When you think of large churches and mega-churches, what comes to mind?
If there’s one thing I learned from writing about the church, it’s that some people hate megachurches. With a passion.
I try not to engage the trolls and the haters in the comments on my blog (engaging them just gives them what they want). But I’ve also noticed that even among normally more balanced and nuanced church leaders, it’s easy to take swipes at megachurches.
Sometimes I wonder how much of that is born out of envy, a sense of inferiority or simple misunderstanding, but after years of hearing people complain about large churches and megachurches, it might be good to re-visit the subject more intentionally.
A while back, someone left this comment on about some large church pastors who burned out:
Wish these guys would get wise and start obeying Scripture and follow the New Testament model of interdependent churches under presbytery rule with representatives. Of course these preachers get burned out. They’ve made themselves the lynchpins of megachurches. They should get burned out. It’s a bad model of church government on many fronts, and it’s actually from the mercy of God that these men burn out. Churches are meant to be small, tightly knit communities, not splashy corporations. You build a monster, you get devoured. Or you become a monster. Burnout of megachurch pastors probably saves souls.
Burnout of megachurch pastors saves souls? I wish I was making this up. But I’m not. Somebody actually wrote this.
Are megachurches perfect? No. But no church is perfect, including small and mid-sized churches.
There’s nothing wrong with small church. There is something wrong with dead church.
And occasionally, when small churches start to reach new people, they become mid-sized churches. And then, before you know it, some of them become larger churches. Then what?
If you go to a megachurch, you will discover thousands of people whose lives look more like Jesus a few years down the road than they ever did before. You’ll discover people who have placed their faith in Jesus and who are being transformed by the love of God (and you’ll discover that in small and mid-sized churches too).
You know who isn’t being transformed by love? The critics.
Think about that for a while. And maybe worry about that as well.
4. People don’t like attending large churches
This is a fun argument to spin because it sounds like what Yogi Berra said about a certain New York restaurant: “Nobody goes there anymore. It’s too crowded.”
While it may be true that there is a cultural trend toward smaller, the truth is people in continue to flock to megachurches. Studies continue to show that megachurches keep getting bigger and there are more of them every year. And even a more recent study shows churches over 250 in attendance are more likely to be growing and seeing people become Christians.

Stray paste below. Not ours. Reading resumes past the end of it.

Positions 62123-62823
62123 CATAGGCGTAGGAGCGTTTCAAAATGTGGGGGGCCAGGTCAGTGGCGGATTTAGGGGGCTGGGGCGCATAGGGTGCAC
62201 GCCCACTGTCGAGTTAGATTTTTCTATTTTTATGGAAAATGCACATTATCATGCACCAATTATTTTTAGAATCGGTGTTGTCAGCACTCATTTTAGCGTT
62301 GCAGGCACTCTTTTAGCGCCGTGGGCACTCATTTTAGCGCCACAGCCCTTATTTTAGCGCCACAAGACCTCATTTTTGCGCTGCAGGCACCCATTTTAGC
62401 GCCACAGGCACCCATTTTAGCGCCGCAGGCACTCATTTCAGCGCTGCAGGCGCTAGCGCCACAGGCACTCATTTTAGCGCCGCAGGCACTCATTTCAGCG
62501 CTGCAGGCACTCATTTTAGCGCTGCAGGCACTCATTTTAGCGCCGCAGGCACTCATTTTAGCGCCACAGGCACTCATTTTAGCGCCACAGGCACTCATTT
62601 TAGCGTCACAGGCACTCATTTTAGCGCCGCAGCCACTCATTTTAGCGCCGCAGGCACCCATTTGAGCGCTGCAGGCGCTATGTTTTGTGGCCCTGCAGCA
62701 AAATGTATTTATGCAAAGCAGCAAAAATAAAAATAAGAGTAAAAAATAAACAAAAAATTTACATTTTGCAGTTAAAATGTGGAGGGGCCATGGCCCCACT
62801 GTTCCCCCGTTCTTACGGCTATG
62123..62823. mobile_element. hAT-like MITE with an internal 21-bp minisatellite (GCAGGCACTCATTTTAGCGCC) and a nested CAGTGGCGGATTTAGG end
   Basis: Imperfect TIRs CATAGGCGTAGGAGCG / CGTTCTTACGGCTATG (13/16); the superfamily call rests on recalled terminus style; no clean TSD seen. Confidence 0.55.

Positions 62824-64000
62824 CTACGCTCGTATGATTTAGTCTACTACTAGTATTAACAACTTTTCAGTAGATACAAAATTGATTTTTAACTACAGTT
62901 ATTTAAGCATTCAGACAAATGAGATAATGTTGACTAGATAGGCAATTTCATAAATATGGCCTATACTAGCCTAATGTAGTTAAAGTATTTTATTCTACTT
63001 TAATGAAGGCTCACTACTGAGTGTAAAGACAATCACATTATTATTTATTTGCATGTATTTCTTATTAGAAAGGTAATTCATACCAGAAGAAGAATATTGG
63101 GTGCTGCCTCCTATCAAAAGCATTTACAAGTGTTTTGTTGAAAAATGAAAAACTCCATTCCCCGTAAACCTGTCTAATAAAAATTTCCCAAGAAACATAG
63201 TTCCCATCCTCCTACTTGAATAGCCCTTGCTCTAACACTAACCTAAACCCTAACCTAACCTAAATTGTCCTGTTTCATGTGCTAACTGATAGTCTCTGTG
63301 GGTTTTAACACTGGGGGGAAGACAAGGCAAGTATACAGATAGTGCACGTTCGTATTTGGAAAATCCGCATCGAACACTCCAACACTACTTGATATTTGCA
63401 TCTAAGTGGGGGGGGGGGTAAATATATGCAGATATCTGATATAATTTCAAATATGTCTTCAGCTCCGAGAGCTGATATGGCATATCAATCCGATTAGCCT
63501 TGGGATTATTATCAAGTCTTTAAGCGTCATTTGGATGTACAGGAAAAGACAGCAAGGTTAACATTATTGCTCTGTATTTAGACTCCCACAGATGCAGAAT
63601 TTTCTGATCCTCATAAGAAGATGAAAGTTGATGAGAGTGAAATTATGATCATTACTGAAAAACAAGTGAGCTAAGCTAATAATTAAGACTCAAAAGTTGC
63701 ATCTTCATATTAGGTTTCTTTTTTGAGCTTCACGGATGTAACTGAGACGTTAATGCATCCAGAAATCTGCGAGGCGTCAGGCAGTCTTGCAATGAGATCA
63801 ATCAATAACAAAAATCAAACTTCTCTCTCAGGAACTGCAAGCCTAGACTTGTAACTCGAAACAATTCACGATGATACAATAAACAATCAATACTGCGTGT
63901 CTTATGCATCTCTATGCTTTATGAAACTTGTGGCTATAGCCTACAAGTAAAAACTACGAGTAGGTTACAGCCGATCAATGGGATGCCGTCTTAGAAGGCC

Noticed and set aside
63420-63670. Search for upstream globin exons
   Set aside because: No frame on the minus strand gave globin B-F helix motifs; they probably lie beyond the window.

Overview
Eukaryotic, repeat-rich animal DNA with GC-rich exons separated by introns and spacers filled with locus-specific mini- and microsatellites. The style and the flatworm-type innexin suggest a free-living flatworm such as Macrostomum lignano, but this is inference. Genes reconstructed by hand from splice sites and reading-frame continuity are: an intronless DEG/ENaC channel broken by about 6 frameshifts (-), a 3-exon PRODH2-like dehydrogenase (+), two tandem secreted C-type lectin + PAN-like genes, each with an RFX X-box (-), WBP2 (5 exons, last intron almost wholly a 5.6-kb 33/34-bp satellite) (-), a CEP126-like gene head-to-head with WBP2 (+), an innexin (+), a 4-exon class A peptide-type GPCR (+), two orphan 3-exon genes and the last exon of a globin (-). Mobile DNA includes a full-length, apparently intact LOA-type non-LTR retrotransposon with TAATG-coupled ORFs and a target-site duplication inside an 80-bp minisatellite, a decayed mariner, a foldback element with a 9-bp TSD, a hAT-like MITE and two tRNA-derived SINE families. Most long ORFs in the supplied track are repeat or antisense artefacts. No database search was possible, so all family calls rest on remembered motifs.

Large churches are doing a better and better job of making things smaller too. The launch of new, smaller campuses and smaller worship spaces are models many megachurches are adopting.
The paradox is that large churches keep getting larger and smaller at the same time. Which is one of the reasons they keep growing larger.
5. Megachurches are unbiblical
This is a common criticism of megachurches. People don’t like the lights, the structure or “CEO” style leadership.
I’m just not sure the argument stands up, though.
First, the critics of megachurches are rarely practicing what might be called ‘biblical’ forms of church. My guess is most don’t get up at 5 a.m. each day before work, get together with other Christians to pray and promise each other that they won’t cheat on their wives, that they’ll care for the poor and stay faithful to Jesus.
My guess is they’re not reciting ancient canticles, gathering daily in each other’s homes and radically pooling their possessions to care for the poor and help other fledgling churches fuel the rapidly expanding Jesus-movement. If they are, my hat’s off to them. This is probably a fair representation of the form of first-century Christian worship.
The reality, of course, is that the church has always changed, adapted and responded to changing times.
Organ music, now seen as traditional, obscure or even quaint, was the ‘radical’ new worship of the nineteen century.
It’s so easy to confuse the method with the mission and preferences with principles. The methods change. The mission doesn’t.
In fact, if you want to jeopardize the mission, never change your method. You’ll become irrelevant in a generation. Just Nest and Ring have changed home security, Lyft and Uber have disrupted taxis, Airbnb has changed the hotel industry and the way we vacation, it’s not that people gave up on home security, transportation or accommodation, it’s just that how we now do that has changed.
Ditto with the church. There may be a day where large churches are no longer an effective way to share Christ with others. If that’s the case, they’ll fade. In the meantime, though, if they continue to lead people into a growing relationship with Jesus, why stop them?